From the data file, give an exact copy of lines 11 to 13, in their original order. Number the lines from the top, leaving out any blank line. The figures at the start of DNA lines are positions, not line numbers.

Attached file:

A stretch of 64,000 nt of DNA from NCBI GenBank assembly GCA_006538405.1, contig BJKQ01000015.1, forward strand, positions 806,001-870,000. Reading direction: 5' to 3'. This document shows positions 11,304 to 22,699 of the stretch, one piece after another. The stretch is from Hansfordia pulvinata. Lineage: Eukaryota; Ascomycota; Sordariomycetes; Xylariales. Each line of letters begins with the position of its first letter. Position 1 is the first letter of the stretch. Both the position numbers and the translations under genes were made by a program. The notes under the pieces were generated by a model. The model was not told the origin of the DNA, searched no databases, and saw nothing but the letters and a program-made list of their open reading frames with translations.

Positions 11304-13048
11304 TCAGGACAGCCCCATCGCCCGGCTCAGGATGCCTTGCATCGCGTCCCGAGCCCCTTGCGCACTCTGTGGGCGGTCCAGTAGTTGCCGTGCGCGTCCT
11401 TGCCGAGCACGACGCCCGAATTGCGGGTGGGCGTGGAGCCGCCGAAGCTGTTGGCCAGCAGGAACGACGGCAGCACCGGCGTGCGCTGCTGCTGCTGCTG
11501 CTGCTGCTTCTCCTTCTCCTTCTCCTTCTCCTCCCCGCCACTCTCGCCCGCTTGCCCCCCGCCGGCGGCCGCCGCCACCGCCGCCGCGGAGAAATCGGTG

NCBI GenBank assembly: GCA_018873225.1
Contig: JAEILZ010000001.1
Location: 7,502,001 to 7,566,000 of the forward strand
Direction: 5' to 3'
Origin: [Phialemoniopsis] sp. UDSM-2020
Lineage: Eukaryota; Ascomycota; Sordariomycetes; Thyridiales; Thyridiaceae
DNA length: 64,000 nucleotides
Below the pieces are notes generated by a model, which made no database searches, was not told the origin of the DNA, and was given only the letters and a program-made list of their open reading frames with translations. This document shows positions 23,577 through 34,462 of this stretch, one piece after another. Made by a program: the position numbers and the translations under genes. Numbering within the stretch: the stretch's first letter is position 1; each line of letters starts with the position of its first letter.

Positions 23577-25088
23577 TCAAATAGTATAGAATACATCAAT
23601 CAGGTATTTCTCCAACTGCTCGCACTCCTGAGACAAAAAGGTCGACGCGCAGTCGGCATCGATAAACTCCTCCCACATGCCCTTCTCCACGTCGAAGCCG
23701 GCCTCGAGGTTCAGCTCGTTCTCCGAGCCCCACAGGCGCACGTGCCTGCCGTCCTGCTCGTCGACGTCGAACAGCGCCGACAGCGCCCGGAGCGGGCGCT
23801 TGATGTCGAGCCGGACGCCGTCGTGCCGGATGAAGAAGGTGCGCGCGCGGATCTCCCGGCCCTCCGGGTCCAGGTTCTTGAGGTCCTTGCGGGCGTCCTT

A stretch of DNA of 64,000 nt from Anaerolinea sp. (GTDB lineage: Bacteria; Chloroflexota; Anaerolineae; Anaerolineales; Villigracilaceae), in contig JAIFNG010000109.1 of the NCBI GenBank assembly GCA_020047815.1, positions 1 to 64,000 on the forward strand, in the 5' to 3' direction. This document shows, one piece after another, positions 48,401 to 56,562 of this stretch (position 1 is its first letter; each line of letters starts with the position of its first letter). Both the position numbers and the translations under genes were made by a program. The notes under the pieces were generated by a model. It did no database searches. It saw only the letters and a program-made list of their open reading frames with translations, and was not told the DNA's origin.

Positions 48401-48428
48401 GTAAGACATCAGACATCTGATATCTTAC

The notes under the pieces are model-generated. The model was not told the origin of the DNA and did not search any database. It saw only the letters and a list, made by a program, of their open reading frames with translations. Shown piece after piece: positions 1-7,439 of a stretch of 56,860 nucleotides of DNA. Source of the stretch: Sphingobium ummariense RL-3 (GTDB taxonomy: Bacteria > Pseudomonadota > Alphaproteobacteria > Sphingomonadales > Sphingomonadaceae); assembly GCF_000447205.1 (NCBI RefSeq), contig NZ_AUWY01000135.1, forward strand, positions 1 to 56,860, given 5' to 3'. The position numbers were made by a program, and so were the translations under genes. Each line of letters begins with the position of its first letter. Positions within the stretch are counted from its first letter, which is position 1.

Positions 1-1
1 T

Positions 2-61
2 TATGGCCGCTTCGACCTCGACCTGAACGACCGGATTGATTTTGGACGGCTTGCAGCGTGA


Lineage: Eukaryota; Ascomycota; Sordariomycetes; Thyridiales; Thyridiaceae
DNA length: 64,000 nucleotides
Below the pieces are notes generated by a model, which made no database searches, was not told the origin of the DNA, and was given only the letters and a program-made list of their open reading frames with translations. This document shows positions 23,577 through 34,462 of this stretch, one piece after another. Made by a program: the position numbers and the translations under genes. Numbering within the stretch: the stretch's first letter is position 1; each line of letters starts with the position of its first letter.